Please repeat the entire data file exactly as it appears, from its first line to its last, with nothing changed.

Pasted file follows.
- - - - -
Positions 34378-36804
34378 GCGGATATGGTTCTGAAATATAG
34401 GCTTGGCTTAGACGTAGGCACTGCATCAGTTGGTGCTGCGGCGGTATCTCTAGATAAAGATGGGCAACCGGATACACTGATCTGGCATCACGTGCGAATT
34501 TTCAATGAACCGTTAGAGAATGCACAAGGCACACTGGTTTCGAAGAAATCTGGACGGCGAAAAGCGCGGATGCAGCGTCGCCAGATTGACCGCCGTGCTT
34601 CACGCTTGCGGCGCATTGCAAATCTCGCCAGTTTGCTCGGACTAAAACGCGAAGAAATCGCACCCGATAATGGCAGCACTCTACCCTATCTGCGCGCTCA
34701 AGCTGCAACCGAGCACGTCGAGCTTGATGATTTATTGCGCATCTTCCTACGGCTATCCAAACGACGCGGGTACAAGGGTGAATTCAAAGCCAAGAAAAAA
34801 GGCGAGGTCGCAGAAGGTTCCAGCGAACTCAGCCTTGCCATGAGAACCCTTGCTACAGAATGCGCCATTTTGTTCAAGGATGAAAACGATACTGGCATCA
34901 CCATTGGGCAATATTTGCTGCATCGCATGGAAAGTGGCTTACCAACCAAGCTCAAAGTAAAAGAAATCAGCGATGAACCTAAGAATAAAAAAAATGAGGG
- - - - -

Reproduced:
Positions 34378-36804
34378 GCGGATATGGTTCTGAAATATAG
34401 GCTTGGCTTAGACGTAGGCACTGCATCAGTTGGTGCTGCGGCGGTATCTCTAGATAAAGATGGGCAACCGGATACACTGATCTGGCATCACGTGCGAATT
34501 TTCAATGAACCGTTAGAGAATGCACAAGGCACACTGGTTTCGAAGAAATCTGGACGGCGAAAAGCGCGGATGCAGCGTCGCCAGATTGACCGCCGTGCTT
34601 CACGCTTGCGGCGCATTGCAAATCTCGCCAGTTTGCTCGGACTAAAACGCGAAGAAATCGCACCCGATAATGGCAGCACTCTACCCTATCTGCGCGCTCA
34701 AGCTGCAACCGAGCACGTCGAGCTTGATGATTTATTGCGCATCTTCCTACGGCTATCCAAACGACGCGGGTACAAGGGTGAATTCAAAGCCAAGAAAAAA
34801 GGCGAGGTCGCAGAAGGTTCCAGCGAACTCAGCCTTGCCATGAGAACCCTTGCTACAGAATGCGCCATTTTGTTCAAGGATGAAAACGATACTGGCATCA
34901 CCATTGGGCAATATTTGCTGCATCGCATGGAAAGTGGCTTACCAACCAAGCTCAAAGTAAAAGAAATCAGCGATGAACCTAAGAATAAAAAAAATGAGGG